Consideration is an important doctrine of English Law. The definition arises from the case of Currie v Misa where Lush J said that consideration ‘may consist either of some right, interest, profit or benefit accruing to the one party, or some forbearance, detriment, loss or responsibility, given, suffered or undertaken by the other.’ The basic rules that govern consideration are that; it must move from the promisee; must not be past and must be sufficient but does not have to be adequate.
The doctrine raises questions as to the reasons why the law should refuse to sanction a transaction for want of consideration where there is evidence that both parties intended to enter into a contract and conclude to an agreement. If the court decides not to enforce such transaction because the parties failed to provide some sort of consideration, that can be argued that goes against the good faith and the reasonable expectations of the parties.
In bilateral contracts, the parties are bound from the moment they exchanged promises as each promise itself is enough to establish sufficient consideration. However, unilateral contracts do not bind the promisee but only the promisor, unless the promisee agrees by performing the act mentioned in the offer.
Moreover, a promise is an act and those who define ‘consideration as any act of forbearance given in exchange for a promise-as Pollock said in Principles of Contract- will necessarily find a consideration in every case of mutual promises.’ However, the enforcement of a bilateral contract may not be allowed for public policy reasons as it often excludes recovery upon unilateral contracts. For example, a promise, in consideration of a counter-promise to commit a crime, will not give rise to an action in court. ‘The same is true of a promise of abstention from the commission of a crime or tort or grossly immoral conduct or from the breach of an official or statutory duty. It is against the public interest to allow an action in these circumstances, although there is a formal contract completed by the promise and the doctrine of consideration is satisfied.’
The courts have not been consistent in their approach to consideration as there are situations where odd and worthless items have been regarded to be good consideration such as in the case of Ward v Byham where a mother promised to keep her illegitimate child looked after and happy in order to receive money and because there was no legal obligation to keep the child happy, the court held that there was sufficient consideration.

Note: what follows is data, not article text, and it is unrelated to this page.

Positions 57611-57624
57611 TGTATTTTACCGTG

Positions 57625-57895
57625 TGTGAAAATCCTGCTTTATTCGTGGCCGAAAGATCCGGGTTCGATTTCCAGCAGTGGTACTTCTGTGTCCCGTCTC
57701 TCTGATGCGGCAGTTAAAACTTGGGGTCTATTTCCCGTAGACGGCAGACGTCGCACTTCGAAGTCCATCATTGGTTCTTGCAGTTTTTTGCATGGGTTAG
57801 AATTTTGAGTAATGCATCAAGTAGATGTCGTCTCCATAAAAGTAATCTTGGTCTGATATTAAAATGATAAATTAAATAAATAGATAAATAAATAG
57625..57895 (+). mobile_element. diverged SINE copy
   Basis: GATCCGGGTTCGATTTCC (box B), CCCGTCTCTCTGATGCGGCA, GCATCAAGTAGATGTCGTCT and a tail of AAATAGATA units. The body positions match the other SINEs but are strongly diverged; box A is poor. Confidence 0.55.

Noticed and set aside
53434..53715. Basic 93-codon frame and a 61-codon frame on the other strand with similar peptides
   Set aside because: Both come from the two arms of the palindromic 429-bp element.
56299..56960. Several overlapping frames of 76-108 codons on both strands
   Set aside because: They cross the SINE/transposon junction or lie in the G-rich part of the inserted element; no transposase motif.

However, in the case of White v Bluett the court held that a promise made by the son not to complain about his father’s will in return for his debt to be written off, was seen to be insufficiently tangible to establish good consideration.
Revocation of Unilateral & Bilateral Contracts
In bilateral contracts, an offer is valid until is revoked and the revocation must be communicated to the offeree although it is not necessary to be communicated by the offeror themselves. Revocation may be communicated by a third party providing that the third party is a reliable source of information and is one on whom both parties can rely. Moreover, If the offeror has set down a deadline for acceptance, the expiry of this will end the offer; if there is no deadline, it will lapse after ‘a reasonable time’ as it was held in Ramsgate Victoria Hotel Co v Montefior where it was stated that five months are too long for the acceptance of an offer to sell shares.
In Byrne & Co v Van Tienhoven & Co the defendants wrote to the plaintiff on 1 October to sale him the goods. The plaintiffs received the offer on 11 October and accepted it by telegram on the same day, and also sent a letter on 15 October. On 8 October the defendants wrote to the plaintiffs a letter to notify them the withdrawal of their offer. However, the plaintiffs read the letter on 20 October and sued the defendants for breach of contract. The defendants argued that their offer had been withdrawn by the time the plaintiffs agreed to accept. Lindley J concluded that ‘the withdrawal by the defendants on the 8th of October of their offer of the 1st was inoperative; and a complete contract binding on both parties was entered into on the 11th of October, when the plaintiffs accepted the offer of the 1st, which they had no reason to suppose had been withdrawn.’